Client Alert: Post-Legislative Session Report

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On Friday, Florida legislators officially concluded the 2024 Regular Legislative Session. Prior to the symbolic drop of the hanky to signify the end of this year’s session, lawmakers were able to pass a balanced state budget for Fiscal Year (FY) 2024-2025 totaling $117.5 billion,[1] along with 325 pieces of legislation. Another 1,162 bills failed to make it across the finish line, leaving them “dead” for the year.

Two of the most high-profile and high-priority measures from the year were HB 1 and HB 3, the latter being a do-over of the former following a veto from Governor Ron DeSantis. House Speaker Paul Renner (R-Palm Coast) flagged limitations on social media usage for minors as one of his priorities early in session. HB 3 differs from the previous version of the legislation by allowing 14- and 15-year-olds to access the affected social media sites with approval of a parent or guardian. The bill specifies that the limitations for those under 16 only apply if two conditions are met: more than 10 percent of the site’s users are minors, and those minors spend more than two hours per day using the site. If only one or neither condition is met, the limitation does not apply. Which social media sites this specifically targets was not specified, but time will tell whether the legislation will face legal or implementation challenges once it takes effect on July 1 of this year.

Senate President Kathleen Passidomo (R-Naples) set her sights on Floridians’ health and well-being this year, crafting a package dubbed “Live Healthy” as a follow-up to her work on “Live Local” last year. The package consists of a number of bills, including SB 7016, which looks to expand Florida’s health care workforce through loan repayment plans and a licensure compact for out-of-state practitioners and additionally creates a Training, Education, and Clinicals in Health (TEACH) Funding Program. The bill also expands access to maternal telehealth care for underserved populations.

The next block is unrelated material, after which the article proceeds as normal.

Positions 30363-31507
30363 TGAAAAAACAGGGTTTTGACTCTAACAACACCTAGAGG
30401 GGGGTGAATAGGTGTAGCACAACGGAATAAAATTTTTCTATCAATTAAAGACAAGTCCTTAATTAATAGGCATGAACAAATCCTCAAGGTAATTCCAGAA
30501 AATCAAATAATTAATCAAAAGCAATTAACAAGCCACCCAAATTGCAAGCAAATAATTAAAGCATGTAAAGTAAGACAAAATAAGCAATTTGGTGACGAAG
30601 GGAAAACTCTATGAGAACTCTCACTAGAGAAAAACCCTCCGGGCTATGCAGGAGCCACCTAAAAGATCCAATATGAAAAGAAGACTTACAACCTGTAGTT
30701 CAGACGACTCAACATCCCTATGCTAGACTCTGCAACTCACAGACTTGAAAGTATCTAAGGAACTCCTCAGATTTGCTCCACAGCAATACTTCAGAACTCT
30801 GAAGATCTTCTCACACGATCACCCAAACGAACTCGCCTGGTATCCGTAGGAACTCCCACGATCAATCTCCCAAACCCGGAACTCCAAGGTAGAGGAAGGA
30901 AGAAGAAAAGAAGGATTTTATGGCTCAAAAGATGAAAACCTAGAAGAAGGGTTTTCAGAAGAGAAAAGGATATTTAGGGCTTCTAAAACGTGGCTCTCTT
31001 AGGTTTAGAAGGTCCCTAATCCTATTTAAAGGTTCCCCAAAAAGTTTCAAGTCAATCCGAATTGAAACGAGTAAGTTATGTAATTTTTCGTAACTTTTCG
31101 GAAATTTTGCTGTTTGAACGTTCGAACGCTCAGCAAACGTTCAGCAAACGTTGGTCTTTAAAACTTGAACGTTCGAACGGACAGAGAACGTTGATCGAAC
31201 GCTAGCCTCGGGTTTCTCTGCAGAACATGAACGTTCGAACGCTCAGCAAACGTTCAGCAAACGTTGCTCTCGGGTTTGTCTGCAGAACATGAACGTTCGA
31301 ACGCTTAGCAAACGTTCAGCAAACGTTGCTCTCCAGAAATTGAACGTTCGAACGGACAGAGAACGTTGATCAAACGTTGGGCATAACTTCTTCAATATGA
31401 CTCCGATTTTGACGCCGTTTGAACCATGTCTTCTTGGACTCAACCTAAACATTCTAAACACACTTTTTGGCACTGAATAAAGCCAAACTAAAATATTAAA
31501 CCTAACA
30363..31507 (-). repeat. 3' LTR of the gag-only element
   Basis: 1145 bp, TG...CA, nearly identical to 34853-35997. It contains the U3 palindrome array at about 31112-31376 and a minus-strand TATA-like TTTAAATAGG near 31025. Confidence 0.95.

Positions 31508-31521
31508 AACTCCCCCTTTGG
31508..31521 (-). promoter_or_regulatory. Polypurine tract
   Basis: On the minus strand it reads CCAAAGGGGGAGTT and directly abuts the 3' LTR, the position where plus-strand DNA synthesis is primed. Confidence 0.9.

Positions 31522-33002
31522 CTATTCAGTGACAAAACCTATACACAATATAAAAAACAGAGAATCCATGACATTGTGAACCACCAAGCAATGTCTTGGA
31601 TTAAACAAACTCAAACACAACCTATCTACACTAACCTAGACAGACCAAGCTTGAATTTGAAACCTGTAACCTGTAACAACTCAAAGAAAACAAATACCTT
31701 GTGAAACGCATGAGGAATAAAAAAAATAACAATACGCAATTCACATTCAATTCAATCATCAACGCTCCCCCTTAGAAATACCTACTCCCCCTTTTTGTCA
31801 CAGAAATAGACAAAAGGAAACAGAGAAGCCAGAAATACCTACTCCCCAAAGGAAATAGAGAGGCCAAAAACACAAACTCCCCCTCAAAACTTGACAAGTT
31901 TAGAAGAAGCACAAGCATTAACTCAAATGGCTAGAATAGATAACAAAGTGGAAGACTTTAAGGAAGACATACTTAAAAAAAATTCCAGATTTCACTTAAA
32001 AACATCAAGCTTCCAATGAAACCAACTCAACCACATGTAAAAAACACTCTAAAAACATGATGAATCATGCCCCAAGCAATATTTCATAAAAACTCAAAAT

SB 7018, another Live Healthy bill, establishes Florida’s Health Care Innovation Council seeking to bolster innovation in health care in Florida. It creates requirements for the council, mandates certain responsibilities to the Department of Health (DOH), and more. A third bill, SB 1758, revises provisions relating to programs and services for individuals with disabilities, enhancing care navigation services and ensuring electronic application options. Passed late in session, HB 7089 creates requirements that will give patients greater access to cost and coverage information from both their medical providers and insurance companies.

Aside from leadership priorities, Florida lawmakers also passed a substantial tax package that will provide $1.5 billion in tax breaks for Floridians over the next two years. HB 7073 includes a $450 million toll rebate program for drivers with more than 35 toll transactions per month, a credit for homeowners insurers who lower premiums, and a slew of tax holidays, including a two-week back-to-school sales tax holiday, a 30-day "Freedom Month" sales tax holiday, a one-week "Tool Time" sales tax holiday, and two separate Disaster Preparedness tax holidays. It also will decrease sales tax in Hillsborough County until $165 million is drained from the state and replenished to the county as a remedial measure from the 2019-2021 voter-approved one percent sales tax increase.

Both Senate President Kathleen Passidomo and House Speaker Paul Renner touted success for the year following Sine Die, highlighting successes in their respective chambers (Senate/House). From this point, legislators not-so-patiently await the governor’s list of vetoes from the $117.5 billion budget, wherein he may nix funding at his own discretion. Historically, Governor DeSantis has been heavy-handed with his veto pen, making legislators weary of its potential effects on local earmarks and other priority funding projects. So far, the governor has approved seven bills and vetoed two, leaving more than 300 additional bills vulnerable to a “no” from Governor DeSantis.

Legislators will not return to Tallahassee for official business until after the 2024 General Election in November, where the chambers will organize under new leadership and with a new class of freshman members.

[1] Subject to the governor’s line-item veto power.